Does anyone know what an ashram is?
I don’t. Not really anyway. But that’s where I’m going on my next vacation.
I’m told an ashram is a spiritual hermitage, which is all very interesting. But all I need to know is that they don’t allow cellphones or laptops. If no electronics is the firm rule, an ashram is where I’m headed. They had me at hello — or lack thereof — as the line goes.
There’s a great scene in the movie “City Slickers” where a 40-year-old named Phil, in a deeply unhappy marriage, habitually pretends to be asleep whenever his torturous wife is present. A friend, played by the comic Billy Crystal, catches him in the act. “Nice life you’ve carved out for yourself, Phil,” he whispers, as the guy, wineglass in hand, sits upright on a couch with his eyes squeezed shut. “I know you’re not really sleeping,” Phil’s wife needles, as the poor guy struggles to hold his pose.
I have no problem with my wife, but I’m beginning to understand Phil. I think we all may be.
It’s August, the month when Europe virtually shuts down. But everyone I know here in the States is swatting away mobile work calls and emails like clouds of gnats following us wherever we go. And these are the people on vacation. We just can’t get away from our work anymore — anywhere. Except, evidently, at an ashram.
Modern conveniences are asphyxiating us with real-time communication. We are being waterboarded by ones and zeros, not just at our desks anymore, but everywhere we live and breathe. As hard as we try, we cannot come up for air.
A depressing study came out last month putting hard numbers on this phenomenon. According to Good Technology, 80 percent of Americans now bring work outside of the office for an average of seven extra work hours per week.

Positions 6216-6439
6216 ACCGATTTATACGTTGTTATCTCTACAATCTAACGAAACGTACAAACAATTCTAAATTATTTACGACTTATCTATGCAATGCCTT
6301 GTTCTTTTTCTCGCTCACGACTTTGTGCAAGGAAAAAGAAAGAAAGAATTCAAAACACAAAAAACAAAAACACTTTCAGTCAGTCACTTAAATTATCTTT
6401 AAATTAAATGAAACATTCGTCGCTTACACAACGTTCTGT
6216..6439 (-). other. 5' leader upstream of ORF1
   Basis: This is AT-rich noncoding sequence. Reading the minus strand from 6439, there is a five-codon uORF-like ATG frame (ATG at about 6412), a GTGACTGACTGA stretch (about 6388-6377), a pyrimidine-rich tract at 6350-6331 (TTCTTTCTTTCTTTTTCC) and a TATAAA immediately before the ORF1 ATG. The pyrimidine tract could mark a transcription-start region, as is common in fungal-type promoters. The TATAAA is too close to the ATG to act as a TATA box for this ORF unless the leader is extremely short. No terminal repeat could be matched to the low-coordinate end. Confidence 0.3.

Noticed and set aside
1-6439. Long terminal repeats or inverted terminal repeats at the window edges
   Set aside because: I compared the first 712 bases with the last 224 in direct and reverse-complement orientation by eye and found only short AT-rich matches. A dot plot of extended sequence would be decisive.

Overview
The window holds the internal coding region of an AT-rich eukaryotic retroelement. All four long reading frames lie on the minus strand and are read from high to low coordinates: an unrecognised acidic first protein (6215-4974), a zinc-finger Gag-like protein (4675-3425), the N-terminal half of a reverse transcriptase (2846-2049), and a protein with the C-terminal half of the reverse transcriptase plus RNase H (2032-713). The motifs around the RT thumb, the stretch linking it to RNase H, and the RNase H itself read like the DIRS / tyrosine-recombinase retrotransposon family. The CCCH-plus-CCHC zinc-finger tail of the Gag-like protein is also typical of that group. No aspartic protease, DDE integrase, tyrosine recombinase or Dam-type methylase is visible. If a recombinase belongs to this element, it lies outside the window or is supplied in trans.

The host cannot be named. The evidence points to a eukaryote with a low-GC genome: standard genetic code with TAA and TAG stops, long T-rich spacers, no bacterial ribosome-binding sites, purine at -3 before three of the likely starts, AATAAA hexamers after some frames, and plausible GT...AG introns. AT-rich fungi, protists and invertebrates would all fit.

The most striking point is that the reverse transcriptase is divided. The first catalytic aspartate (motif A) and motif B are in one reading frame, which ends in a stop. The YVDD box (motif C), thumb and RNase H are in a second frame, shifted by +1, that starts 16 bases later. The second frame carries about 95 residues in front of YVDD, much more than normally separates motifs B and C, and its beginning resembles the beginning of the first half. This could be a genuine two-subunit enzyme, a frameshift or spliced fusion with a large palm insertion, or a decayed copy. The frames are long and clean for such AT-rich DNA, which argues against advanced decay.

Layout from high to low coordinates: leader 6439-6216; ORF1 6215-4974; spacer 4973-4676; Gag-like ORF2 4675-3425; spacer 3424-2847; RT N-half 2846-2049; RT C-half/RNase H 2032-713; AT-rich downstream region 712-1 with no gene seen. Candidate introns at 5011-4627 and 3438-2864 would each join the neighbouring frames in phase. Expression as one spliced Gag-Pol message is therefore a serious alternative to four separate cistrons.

I find that startling. How are the 20 percent pulling it off?
Half of Americans now check their work email in bed, and 40 percent are still working after 10 p.m., according to the study. Thirty-eight percent, me included, check email during dinner.
My grandmothers would be appalled. I used to have table manners.
Harris Interactive released a poll in 2011 revealing that only 40 percent of us planned to take time off last summer. Of those, 46 percent worked during vacation. The percentage working on holiday will reach 52 percent this summer, according to Harris’ 2012 survey.
I feel truly sorry for young people today — this must seem normal to them. They will never know a life of inaccessibility, of moments of utter personal freedom. To those of us who remember it, life was so different when we weren’t always on call. Wasn’t it just yesterday, in the years before answering machines, where calling someone’s home after 8 p.m. was considered rude, and when you could head to a phoneless beach town and actually not be reached for a week? What was once taken for granted sounds like Nirvana now.
The digital pace of modern life cannot be healthy. One can feel it reworking the circuitry in the brain — and not in a good way. But how do you get away from it now that the mobile technology genie is out of the bottle, if only for a day or two?
An ashram. That’s how.
I can think of no other way.
I am a coffe-guzzing carnivore who wouldn’t know a yoga position from a frozen yogurt pop. But I will go to any length — I will do anything — to, poof, disappear for a few days.
So if you email me in November, this will be my vacation reply: Please Note: I am 100% inaccessible from xx to xx. I am unable to receive telephones calls, emails or any other form of communication. If you absolutely must reach me, please try Zen meditation. I am at a spiritual hermitage.
Somewhere Phil is beaming.
This column is available at Newsday. Thanks for reading!